158 In the Rig-Veda that which is immortal in man is called manas; the later language calls it aÑtman; vid., Muir in the Asiatic Journal, 1865, p. 305.

159 Hoelemann, in Abth. II of his Bibel-Studien (1860), draws a parallel between these two epilogues; he regards them as original formal parts of the Solomonic Koheleth and of the Johannean Gospel, and seeks to prove that they stand in more than external and accidental relation to the two works respectively.

160 Thus Joh. Miller, in his Commentary on the Proverbs (New York, 1872), regards Solomon as the author of the entire Book of Proverbs and also of Ecclesiastes. His interpretation of Scripture proceeds on the fundamental principle, in itself commendable, that the Scripture never expresses trivialities (“each text must be a brilliant”); but it is not to be forgotten that the O.T., in relation to the high school of the New, is in reality a trivium, and that the depth of the words of Scripture is not everywhere the same, but varies according to the author and the times.

161 Cogn. in the meaning “verfassen” = to compose, isיסד ; vid., Zunz’ Aufs.: “To compose and to translate,” expressed in Heb. in Deut. Morg. Zeitsch. xxv. p. 435ff.

162 Harbeh beÔcheÔh, Ezr. 10:1, which signifies “making much weeping,” makes not exception in favour of the scribe. Cf. hatsne’a lecheth, Mic. 6:8; haphleÝ vapheÔleÔ, Isa. 29:14.

163 The Kametz is the Kametz gadhol (opp. Kametz chatuph), and may for this reason have the accent Munach instead of Metheg. Vid., Michlol 153b, 182 b . The case is the same as at Gen. 39:34, where mimmachoÔraÝth is to be read. Cf. Baer’s Metheg-Setz. § 27 and § 18.

164 Regarding this omission of the mudåaÑf [the governing noun], where this is naturally supplied before a genitive from the preceding, cf. Samachschari’s Mufasåsåal, p. 43, l. 8-13.

165 Vid., my Heb. Römerbrief, p. 97.

166 J. F. Reimmann, in the preface to his Introduction to the Historia Litterarum antediluviana, translates, v. 11: “The words of the wise are like hewn-out marble, and the beautiful collectanea like set diamonds, which are presented by a good friend.” A Disputatio philologica by Abr. Wolf, Königsberg 1723, contends against this παρερμηνεία.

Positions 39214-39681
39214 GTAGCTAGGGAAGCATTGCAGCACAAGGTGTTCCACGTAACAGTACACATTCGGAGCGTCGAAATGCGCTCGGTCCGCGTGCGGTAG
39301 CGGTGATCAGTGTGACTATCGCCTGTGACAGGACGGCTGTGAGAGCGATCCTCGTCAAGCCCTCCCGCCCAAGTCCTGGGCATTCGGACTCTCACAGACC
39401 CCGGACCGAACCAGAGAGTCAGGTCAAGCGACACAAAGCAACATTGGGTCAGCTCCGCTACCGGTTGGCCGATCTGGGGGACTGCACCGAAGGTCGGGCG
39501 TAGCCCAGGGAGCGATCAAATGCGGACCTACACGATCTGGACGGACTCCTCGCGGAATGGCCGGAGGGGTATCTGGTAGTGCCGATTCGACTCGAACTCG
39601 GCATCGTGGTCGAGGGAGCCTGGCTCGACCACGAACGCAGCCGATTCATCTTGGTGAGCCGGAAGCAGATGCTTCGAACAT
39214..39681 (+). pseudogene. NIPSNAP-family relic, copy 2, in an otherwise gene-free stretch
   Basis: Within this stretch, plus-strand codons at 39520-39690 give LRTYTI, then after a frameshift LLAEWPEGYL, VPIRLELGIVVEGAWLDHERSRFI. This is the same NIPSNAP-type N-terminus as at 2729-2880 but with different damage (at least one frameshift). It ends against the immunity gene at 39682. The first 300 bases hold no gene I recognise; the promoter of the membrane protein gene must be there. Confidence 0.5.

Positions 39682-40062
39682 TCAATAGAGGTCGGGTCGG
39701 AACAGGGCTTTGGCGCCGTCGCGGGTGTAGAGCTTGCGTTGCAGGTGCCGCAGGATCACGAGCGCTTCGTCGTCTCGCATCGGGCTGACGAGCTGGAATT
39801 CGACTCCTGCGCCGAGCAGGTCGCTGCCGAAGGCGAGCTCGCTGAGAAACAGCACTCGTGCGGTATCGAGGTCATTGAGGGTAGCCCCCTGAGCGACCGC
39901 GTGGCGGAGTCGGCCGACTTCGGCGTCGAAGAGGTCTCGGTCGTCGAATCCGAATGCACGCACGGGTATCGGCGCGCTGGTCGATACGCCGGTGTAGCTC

167 Vid., Fleischer’s Abh. ü. einige Arten der Nominalapposition, 1862, and Philippi’s St. const. p. 90ff.

168 Hitz. thus rendersהִיא , Jer. 45:4b, predicat.: “And it is such, all the world.”

169 Cf. Jer. Nedarim ix. 3: “Thou oughtest to love thy neighbour as thyself,” says R. Akiba, is a principal sentence in the Law. Ben-Azzai says: “The words zeÔh...adam (Gen. 5:1) are it in a yet higher degree,” because therein the oneness of the origin and the destiny of all men is contained. Aben Ezra alludes to the same thing, when at the close of his Comm. he remarks: “The secret of the non-use of the divine name יהוה in Gen. 1-2:3 is the secret of the Book of Koheleth.”

170 Thus rightly pointed in F. with Dagesh in lamed, to make distinct the ע as quiescent (cf. 1Ki. 10:3; and, on the other hand, Neh. 3:11, Psa. 26:4). Cf. תֶּחְשַּׁי with Dagesh in shin, on account of the preceding quiescent guttural, likeיחְי , 9:8;חַתַּי , Lev. 11:16;נחְי , Num. 1:7, etc.; cf. Luth. Zeitsch. 1863, p. 413.